Play-Death and Individuation
Prophetic behavior employs the dynamics of play-death to displace the self into a glorious future. At the far reaches of imagination, in apocalyptic schemes, all individual identity dissolves into the cosmic father. As Venus and Adonis and Romeo and Juliet illustrate, the wish to merge with a cosmic parent represents an escape from the burdens of individuality—from isolation and guilt and personal vulnerability. Yet the prospect of self-loss may also be self-aggrandizing if the anticipated merger arouses convictions of being chosen or even godlike. The self may have its uniqueness confirmed as it contemplates its dissolution. Given this paradox, Venus and Adonis (or Romeo and Juliet) shares some of the deepest concerns of the apocalyptic histories.
In this chapter I use a psychoanalytic lens to examine the dialectic of individuation and merger in some early and late plays. My aim is to show how play-death dramatizes the formation of identity and a premodern conception of individual growth, and I close the chapter by considering the extent to which Prospero's farewell dramatizes an individual's effort to take responsibility for his own death.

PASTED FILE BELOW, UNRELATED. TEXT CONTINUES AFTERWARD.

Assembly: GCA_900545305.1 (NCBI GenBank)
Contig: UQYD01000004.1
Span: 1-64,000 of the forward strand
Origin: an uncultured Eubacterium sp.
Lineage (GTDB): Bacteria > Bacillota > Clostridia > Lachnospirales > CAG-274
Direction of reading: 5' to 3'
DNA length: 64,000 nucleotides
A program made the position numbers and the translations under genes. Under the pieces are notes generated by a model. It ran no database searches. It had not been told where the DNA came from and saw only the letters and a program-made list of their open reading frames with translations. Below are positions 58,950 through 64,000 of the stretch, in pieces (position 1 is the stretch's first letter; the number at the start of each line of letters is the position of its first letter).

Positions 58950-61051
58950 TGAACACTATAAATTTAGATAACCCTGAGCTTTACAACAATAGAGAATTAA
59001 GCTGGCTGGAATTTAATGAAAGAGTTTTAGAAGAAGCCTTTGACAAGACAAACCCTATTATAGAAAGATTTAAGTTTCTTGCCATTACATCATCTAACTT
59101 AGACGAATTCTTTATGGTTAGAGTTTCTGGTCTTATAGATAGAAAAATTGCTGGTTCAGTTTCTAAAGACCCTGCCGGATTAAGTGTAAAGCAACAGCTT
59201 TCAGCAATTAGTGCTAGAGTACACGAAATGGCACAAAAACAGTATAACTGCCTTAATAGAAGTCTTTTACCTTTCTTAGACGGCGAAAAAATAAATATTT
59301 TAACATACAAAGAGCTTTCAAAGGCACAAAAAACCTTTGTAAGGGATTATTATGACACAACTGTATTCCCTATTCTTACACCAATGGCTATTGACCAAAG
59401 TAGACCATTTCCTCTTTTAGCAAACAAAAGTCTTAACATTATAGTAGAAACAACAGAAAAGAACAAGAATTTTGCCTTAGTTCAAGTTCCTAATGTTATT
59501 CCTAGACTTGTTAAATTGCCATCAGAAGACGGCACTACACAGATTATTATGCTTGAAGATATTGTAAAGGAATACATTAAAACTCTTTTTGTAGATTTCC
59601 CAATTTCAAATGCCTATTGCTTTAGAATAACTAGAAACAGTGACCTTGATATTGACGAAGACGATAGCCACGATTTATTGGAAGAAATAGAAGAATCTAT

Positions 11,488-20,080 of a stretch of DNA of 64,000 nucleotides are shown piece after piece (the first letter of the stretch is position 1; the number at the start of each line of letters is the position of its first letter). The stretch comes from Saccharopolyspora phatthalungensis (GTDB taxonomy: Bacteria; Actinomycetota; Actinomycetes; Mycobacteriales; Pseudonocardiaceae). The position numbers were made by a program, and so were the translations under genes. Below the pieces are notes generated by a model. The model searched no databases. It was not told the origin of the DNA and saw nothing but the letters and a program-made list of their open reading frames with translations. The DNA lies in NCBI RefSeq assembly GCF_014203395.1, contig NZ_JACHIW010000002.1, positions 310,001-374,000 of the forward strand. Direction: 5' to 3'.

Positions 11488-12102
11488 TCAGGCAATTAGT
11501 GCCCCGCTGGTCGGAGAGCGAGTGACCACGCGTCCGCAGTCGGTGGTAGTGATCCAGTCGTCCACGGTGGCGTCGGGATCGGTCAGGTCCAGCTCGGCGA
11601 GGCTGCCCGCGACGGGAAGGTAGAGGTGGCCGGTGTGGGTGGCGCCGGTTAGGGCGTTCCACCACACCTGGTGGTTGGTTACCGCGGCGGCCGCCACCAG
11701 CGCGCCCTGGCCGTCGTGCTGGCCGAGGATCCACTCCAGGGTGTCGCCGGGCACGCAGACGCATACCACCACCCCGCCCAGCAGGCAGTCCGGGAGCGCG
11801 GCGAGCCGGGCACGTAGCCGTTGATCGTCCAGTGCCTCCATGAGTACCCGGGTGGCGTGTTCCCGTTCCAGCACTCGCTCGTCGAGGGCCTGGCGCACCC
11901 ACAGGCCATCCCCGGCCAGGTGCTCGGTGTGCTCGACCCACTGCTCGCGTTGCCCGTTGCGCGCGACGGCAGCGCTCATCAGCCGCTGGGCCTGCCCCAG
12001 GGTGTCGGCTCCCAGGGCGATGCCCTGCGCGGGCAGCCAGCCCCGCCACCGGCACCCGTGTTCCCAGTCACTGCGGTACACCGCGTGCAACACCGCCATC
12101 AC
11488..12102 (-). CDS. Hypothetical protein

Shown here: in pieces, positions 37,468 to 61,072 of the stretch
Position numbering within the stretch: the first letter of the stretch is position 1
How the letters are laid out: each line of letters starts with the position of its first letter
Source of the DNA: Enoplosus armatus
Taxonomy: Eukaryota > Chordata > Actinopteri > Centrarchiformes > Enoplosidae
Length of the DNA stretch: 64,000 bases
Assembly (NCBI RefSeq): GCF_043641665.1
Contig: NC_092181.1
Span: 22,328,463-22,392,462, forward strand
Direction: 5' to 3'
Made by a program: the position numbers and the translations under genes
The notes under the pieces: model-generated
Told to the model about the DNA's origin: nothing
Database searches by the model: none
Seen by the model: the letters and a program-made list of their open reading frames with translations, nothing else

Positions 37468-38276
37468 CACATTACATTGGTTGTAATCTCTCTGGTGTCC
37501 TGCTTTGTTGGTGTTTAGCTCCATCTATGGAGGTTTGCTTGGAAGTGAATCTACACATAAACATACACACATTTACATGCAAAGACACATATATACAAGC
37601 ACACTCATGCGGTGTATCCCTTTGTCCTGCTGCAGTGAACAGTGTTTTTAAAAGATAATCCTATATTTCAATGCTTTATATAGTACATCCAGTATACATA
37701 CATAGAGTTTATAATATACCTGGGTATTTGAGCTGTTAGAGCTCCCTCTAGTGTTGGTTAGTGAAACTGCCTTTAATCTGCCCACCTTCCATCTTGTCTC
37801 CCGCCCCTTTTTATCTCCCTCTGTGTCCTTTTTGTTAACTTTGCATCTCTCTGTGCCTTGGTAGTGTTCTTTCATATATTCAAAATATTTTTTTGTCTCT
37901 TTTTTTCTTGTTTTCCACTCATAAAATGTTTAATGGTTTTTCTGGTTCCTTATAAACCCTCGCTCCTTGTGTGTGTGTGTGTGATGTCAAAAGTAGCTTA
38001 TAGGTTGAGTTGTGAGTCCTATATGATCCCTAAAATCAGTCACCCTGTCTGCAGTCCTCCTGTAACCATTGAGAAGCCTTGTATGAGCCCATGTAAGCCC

Let me begin on a happier note, with love's promise of immortality through union, as in Titania's pledge to Bottom: "I will purge thy mortal grossness so, / That thou shalt like an aery spirit go" (MND 3.1.160-61). Although it usually escapes audiences, the Fairy Queen personifies everlasting life: "The summer still doth tend upon my state" (155). Put another way, she is a wishful solution to the problem of death. One source of that solution is the neoplatonic commonplace that lovers die for their beloveds, "to be eftsoones reuiued in them" (Monophylo , in Meader, p. 123). Ficino, who devised much of the doctrine, anxiously insisted on love's spirituality. Yet for him love be